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The tail of a WestJet plane is seen dwarfing the Calgary skyline before the airline's annual meeting in Calgary, May 3, 2016.Jeff McIntosh/The Canadian Press

The Transportation Safety Board says an onboard fire that forced a WestJet plane to return to the Calgary International Airport soon after takeoff last June was caused by spare e-cigarette lithium-ion batteries that a passenger failed to declare in his checked baggage.

The agency says in a report that a backpack caught fire and caused minor thermal damage to the cargo compartment’s fire-resistant liner near the bag.

An investigation could not determine if the damage occurred before the batteries arrived at the airport or during baggage handling.

The unidentified frequent business flyer was aware of airline policies requiring that e-cigarettes and lithium-ion batteries only be carried in the cabin and be removed from devices but inadvertently left two spare batteries in his checked bag.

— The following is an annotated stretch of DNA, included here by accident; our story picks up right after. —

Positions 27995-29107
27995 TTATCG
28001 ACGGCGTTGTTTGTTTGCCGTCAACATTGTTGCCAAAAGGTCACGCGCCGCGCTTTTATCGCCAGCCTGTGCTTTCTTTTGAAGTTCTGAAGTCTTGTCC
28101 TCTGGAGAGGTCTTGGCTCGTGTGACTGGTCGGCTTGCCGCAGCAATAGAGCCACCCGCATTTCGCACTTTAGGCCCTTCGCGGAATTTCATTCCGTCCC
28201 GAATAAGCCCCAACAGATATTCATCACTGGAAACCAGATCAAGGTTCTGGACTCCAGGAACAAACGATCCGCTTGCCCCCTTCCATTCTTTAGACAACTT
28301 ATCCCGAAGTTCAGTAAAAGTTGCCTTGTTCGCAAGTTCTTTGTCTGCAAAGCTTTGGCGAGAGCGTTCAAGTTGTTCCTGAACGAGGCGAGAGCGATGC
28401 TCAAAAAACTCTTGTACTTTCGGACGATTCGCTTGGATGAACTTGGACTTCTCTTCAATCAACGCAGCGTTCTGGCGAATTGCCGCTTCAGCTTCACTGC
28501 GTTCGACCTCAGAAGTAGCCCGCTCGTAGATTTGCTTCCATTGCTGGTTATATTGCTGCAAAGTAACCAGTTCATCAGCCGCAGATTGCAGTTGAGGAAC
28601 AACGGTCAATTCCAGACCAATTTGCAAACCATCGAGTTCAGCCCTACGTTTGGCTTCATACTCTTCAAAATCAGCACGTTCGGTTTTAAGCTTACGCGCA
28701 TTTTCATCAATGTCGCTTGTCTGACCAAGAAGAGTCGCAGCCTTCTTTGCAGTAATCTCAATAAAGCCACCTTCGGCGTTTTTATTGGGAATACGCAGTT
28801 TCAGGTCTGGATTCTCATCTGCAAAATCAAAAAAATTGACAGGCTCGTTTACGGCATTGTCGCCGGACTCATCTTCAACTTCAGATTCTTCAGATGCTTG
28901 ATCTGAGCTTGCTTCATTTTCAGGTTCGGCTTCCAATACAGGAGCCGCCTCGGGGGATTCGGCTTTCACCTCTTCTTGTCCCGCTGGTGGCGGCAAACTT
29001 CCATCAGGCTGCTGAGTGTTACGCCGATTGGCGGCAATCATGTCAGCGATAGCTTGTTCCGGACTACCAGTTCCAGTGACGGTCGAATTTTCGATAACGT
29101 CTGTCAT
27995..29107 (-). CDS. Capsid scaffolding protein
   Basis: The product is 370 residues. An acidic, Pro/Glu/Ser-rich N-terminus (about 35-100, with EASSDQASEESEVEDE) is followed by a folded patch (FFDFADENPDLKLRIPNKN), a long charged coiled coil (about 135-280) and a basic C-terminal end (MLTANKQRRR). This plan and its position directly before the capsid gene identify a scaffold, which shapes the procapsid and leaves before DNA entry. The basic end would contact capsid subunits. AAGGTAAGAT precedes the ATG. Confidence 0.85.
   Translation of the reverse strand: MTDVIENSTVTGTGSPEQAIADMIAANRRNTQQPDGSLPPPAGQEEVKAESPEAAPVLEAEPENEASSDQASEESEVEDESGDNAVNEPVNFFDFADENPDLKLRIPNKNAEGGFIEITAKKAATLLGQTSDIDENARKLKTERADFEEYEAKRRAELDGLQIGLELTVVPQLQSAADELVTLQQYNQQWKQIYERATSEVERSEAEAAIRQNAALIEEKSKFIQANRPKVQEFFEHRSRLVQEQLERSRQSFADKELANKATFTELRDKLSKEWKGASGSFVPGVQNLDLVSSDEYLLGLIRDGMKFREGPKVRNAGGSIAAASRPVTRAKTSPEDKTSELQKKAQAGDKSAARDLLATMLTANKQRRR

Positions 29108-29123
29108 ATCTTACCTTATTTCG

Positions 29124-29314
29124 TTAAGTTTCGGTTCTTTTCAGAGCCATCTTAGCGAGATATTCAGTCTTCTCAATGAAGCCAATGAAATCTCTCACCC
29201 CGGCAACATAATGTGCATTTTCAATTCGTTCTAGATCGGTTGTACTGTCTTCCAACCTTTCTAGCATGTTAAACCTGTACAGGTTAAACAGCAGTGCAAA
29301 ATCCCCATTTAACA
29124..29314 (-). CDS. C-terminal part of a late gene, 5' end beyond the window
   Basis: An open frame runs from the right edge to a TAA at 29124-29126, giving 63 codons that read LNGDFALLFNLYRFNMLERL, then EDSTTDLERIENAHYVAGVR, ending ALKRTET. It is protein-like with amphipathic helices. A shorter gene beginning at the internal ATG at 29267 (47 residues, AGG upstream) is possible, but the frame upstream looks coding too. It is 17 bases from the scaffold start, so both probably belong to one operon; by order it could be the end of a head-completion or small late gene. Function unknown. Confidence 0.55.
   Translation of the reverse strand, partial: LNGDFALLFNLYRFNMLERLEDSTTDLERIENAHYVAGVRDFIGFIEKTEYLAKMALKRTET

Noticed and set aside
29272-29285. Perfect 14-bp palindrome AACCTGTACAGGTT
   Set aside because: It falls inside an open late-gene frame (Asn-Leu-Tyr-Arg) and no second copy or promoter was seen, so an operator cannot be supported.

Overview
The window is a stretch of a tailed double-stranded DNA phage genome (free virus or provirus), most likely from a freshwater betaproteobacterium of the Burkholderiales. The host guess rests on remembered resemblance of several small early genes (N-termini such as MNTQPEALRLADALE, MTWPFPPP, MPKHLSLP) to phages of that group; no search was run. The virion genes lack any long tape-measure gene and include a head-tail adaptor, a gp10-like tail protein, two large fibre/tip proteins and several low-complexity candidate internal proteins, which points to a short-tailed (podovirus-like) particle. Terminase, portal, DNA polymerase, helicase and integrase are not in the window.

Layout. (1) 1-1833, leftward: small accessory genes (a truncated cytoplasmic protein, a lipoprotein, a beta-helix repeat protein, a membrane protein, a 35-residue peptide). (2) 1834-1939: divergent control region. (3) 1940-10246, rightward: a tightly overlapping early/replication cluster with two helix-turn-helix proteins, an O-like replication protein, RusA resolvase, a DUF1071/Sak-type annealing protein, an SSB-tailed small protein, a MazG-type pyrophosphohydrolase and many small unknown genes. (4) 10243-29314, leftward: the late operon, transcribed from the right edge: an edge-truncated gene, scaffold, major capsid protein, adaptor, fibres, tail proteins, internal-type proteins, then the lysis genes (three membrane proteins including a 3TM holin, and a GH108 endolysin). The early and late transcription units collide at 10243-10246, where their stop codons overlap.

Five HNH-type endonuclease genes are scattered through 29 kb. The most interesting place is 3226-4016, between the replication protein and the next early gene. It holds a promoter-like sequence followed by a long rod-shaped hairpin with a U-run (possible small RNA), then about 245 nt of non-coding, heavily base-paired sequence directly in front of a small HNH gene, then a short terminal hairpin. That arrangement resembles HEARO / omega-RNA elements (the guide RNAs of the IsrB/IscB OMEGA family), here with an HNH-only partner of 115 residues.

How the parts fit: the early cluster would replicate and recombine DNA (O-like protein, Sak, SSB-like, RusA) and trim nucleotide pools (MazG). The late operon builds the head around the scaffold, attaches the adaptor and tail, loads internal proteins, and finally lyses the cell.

The proliferation of personal electronic devices using these batteries has increased events involving smoke, fire or explosion because of the high temperatures they generate. The U.S. Federal Aviation Administration has recorded 206 incidents involving lithium-ion batteries between 1991 and May 2018.

The TSB report says it is a shared responsibility among passengers, air carriers and security screeners to ensure the contents of baggage comply with rules about restricted items.

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